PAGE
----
Tintagel's David Retires from Flower's Electricals after 42 Years Report by Sara Fuller in the 'Camelford & Delabole Post' July 5th 2001                      A Well known Tintagel man is to retire from the electrical shop he has built up over 42 years. David Flower was born in South Lambeth  Road, London. After surviving a direct hit from an aircraft in the second world war, and being bombed out of their home, the family moved to  Tintagel, as it was where David's sisters were sent after being evacuated. David, who still lives  in the village with his wife Valerie, tells the 'Post' about how he came to start his business Flower's TV and Electrical Services Ltd in Molesworth Street, and of his electrical and many other interests.      "I have always, even as a small lad, been interested in electrical stuff. Ray Neilson had an electrical shop here in Tintagel   (Ray Neilson Radio) in the 1940s. I remember he had a little shed in Fosters Lane with loads of electronic gear, and a green TV tube,   which received pictures from Wales. I worked for my Dad in the his bakery (W.H.Flower and Sons) but there wasn't enough work,   so I had to find something else. As I had always been interested in film. I went to work at the Tower Cinema in Launceston for £1.7s. 6d  (£1.38 in today's money) as a rewind boy, for four to five months. There was an advert in the 'Camelford and Delabole Post', for a  Chief Projectionist at the Regal Cinema at Delabole - I was only 16 at the time - and Derek Sleeman became Chief projectionist in Launceston.      I stayed at the Regal for six years & I  was then unemployed for a few weeks, during which time, I met a friend called Mr. Sparks  of Tintagel, who was the father in law of Ray Neilson. He knew I was interested in electrics and suggested I  write to Bush Radio in  Plymouth, for a job. I was successful after a second application.        I did my City & Guilds in Telecommunications in Plymouth College for which I studied in my spare time. It took me a couple of  years to get into it, but I received an award from the Post Office  for the best electronics student in the West Country, passing all of   my exams. At Bush Radio I worked at first in the soldering bay, going on to be assistant to the chief engineer working in the design development   laboratory. I helped in the design of the first push button TV set in the world, the Bush TV80, and I still have a laboratory set.       I then had the urge to repair TV sets on my own in my spare time, and started repairing sets for people in Tintagel. I started this part time in 1959  and by 1961 I had opened up a shop in Tintagel, D.L.Flower, Radio & TV.  From there I built the business up on my own until 1970, when I had  a nervous breakdown.  I decided to employ and took on Barry Morgan - who became a director - and the company moved forward rapidly.  I also started to play cricket around this time for Delabole.      At one point I had seven staff and in 1973, I purchased a Music & Gift store (Music & Gift Store Ltd) in Camelford and changed the  name of the Tintagel business to Flower's Television and Electrical Services Ltd. I ran the two shops until the mid 1980s, when I  closed the Camelford business in order to concentrate on the Tintagel shop. I had the urge to do radio broadcasting, and in 1981 joined  the voluntarily staff at Radio Beacon,  Bodmin's St Lawrence's Hospital. I later became Station Manager &  presenters  included Matthew Shepherd of Radio Cornwall & Jonathon Morrell, a Sky news presenter.  I interviewed guests including Cornish singer   Brenda Wooton, who used to present Sunday Best on Sunday afternoons for Radio Cornwall, the spot latterly occupied by Ray Shaddick.   In March 1992, I had a heart attack, and finished my work in the hospital and went part time in the shop where I remain to this day.   The staff reduced over the years, and I decided to sell the business as an on going concern, but regrettably, no one purchased it so   I had to close down. The rental side  of the business will continue. At one time there were half a dozen TV shops around the local area,  but we were the last one.      I intend to do some gardening, and I started to play the piano about 18 months ago and I'm loving it. I have also started my own web site  www.tintagelweb.co.uk & this is becoming a business in itself. I published the web site last June, and it now gets over 4,000 hits a week.   The whole site is based on Tintagel.   I stopped playing cricket at the age of 64. I always loved  it and after my heart attack, I was voted the   best batsman in the second eleven of Tintagel Cricket Club,  1993 & in 1994. I played for Delabole  from 1970 to 1980, and was it's secretary   for many years. In 1980 I started up Tintagel Cricket Club with Bill Reeves and I am now the Patron. The club is going from strength to  strength with two teams."     When asked of the changes David has seen over the years, especially within the electrical business and the advances in technology, he replied.  "There's been tremendous changes. When I started, there was only one BBC channel, and it was in black & white, the maximum screen  size was 17". I've seen it go through all of the changes, to today's sizes of 50 to 60". In the early day's, the sets were run on valves,   now they are a lot more reliable, which is the reason that staff have been reduced over the years.      The  most regrettable change is that supermarkets and the like, are now selling electrical equipment like a tin of beans, and the   small retailer is rapidly disappearing. The customer will be the ultimate loser, as he won't be able to get advice and services that  he has been used to."     Along with his many achievements, David has also been Chairman of the Plymouth & Cornwall branch of  RETRA (Radio, Electrical &  Television Retailers Association). He was also chairman of Tintagel Parish Council in the 1970s and is involved with the Rotary Club  of Camelford, for whom he was President in 2001-2002. David has three children, Jacqueline who runs a Guesthouse, The Old Coach House at Boscastle with her husband Geoff, Robin, who is a Chef and lives in Portland, Oregon and Timothy.   He also has five grandchildren, Matthew, Martin, Kimberly, Henry and Emily.  "My biggest regret in not being able to sell it as an on going business, as I feel it will be a big loss in the Tintagel area.   I would also like to thank those who have supported me over the past 42 years."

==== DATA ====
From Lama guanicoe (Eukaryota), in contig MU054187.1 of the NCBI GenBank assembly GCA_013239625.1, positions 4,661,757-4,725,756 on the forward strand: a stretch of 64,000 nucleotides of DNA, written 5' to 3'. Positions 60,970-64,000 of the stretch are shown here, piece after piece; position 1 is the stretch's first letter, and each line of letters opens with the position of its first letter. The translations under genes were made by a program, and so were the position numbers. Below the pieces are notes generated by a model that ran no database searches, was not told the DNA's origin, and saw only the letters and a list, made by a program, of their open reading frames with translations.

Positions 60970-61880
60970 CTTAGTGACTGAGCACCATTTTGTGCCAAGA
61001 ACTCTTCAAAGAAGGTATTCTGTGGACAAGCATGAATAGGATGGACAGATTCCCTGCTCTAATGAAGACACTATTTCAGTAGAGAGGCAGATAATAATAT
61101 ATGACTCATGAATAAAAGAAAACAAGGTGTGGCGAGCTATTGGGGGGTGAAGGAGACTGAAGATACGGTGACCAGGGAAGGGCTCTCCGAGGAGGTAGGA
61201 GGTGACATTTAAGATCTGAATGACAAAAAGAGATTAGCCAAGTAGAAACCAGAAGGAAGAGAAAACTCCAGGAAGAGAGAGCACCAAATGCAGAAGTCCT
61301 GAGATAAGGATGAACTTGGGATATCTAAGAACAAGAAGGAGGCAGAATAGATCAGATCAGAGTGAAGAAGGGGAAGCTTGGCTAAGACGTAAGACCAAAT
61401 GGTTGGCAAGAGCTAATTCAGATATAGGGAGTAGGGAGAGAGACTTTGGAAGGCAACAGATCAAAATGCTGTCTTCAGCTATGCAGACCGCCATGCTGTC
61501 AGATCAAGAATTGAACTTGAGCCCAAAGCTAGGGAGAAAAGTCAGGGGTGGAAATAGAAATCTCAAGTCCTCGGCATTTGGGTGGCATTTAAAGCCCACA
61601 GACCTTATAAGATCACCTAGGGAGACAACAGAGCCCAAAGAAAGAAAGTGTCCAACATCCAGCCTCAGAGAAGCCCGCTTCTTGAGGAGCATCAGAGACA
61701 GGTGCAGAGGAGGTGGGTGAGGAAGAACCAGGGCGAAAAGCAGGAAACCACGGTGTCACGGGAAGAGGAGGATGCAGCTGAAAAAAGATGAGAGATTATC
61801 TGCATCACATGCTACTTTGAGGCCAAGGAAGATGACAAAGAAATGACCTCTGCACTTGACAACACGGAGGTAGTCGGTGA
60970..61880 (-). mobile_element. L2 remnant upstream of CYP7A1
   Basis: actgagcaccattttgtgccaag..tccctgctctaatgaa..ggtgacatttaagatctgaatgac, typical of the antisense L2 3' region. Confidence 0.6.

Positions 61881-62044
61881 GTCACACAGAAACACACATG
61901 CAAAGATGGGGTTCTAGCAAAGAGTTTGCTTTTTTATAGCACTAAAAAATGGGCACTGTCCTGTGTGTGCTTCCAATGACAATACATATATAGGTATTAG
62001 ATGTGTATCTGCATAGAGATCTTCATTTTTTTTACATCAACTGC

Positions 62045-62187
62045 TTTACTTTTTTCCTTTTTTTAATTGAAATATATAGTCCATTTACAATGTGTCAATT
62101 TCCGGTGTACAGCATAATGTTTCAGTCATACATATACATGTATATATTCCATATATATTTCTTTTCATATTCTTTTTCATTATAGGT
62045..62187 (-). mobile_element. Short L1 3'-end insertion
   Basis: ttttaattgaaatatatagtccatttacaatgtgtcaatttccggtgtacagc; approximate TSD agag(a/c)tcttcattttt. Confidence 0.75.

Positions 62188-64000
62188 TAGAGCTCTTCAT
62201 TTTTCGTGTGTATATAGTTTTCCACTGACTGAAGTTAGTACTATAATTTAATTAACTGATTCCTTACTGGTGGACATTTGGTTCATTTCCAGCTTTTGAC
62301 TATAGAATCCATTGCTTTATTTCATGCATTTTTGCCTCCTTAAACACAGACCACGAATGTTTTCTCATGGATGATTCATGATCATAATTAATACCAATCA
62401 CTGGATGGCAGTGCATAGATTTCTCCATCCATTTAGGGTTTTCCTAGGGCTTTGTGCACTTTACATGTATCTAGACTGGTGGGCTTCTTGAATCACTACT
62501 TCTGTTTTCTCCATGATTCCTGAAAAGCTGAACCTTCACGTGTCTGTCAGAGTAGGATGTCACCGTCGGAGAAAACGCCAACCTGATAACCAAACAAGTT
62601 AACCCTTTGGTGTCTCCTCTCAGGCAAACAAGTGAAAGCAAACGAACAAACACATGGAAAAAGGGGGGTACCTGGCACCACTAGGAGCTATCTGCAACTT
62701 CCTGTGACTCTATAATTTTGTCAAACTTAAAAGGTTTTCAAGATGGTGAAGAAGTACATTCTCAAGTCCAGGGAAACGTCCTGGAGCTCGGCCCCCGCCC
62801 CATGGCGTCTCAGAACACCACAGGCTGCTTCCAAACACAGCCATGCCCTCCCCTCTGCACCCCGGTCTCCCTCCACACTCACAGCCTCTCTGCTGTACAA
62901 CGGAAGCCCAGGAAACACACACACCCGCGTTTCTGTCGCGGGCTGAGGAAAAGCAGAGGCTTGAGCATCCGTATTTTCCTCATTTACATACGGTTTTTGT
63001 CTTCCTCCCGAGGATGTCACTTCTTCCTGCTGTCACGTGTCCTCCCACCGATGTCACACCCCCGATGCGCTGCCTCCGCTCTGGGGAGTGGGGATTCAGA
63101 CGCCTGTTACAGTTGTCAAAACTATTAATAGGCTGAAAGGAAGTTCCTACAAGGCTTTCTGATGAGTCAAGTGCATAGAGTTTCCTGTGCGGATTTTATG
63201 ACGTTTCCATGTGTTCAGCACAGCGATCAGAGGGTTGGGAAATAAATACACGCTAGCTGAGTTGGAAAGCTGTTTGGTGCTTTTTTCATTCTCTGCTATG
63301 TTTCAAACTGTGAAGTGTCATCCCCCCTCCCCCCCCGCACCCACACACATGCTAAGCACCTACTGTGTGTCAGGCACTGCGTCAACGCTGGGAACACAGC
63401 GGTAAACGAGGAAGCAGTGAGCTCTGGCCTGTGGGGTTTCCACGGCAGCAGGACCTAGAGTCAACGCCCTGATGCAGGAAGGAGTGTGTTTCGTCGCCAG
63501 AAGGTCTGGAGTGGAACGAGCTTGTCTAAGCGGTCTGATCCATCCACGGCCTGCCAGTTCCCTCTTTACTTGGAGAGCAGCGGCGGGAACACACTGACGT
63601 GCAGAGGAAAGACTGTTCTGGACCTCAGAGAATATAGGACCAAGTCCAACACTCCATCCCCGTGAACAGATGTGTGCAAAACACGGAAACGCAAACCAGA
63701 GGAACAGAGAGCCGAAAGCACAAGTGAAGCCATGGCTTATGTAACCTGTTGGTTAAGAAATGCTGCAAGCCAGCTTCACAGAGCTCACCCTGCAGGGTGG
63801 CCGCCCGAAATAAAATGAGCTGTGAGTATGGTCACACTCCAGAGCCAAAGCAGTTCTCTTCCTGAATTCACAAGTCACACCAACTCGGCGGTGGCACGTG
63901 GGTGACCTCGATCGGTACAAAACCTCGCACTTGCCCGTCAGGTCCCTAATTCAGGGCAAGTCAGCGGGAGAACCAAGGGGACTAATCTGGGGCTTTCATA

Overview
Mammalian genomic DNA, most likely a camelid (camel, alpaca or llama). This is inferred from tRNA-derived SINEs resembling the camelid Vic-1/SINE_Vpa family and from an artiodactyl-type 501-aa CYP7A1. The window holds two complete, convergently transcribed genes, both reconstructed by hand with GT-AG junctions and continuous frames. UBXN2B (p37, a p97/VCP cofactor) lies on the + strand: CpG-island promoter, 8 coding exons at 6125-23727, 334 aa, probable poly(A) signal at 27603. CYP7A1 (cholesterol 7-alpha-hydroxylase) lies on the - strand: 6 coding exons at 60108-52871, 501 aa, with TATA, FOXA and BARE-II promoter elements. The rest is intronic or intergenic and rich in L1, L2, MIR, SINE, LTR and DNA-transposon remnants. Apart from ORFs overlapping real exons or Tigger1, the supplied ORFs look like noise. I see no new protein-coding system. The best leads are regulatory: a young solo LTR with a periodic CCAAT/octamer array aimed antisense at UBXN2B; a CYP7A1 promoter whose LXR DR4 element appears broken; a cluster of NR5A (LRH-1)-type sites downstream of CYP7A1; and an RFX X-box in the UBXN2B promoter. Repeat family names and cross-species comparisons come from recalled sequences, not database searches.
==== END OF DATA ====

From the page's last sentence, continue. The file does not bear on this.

Flowers TV shop front Flowers TV van David Flower Delabole FC Radio Beacon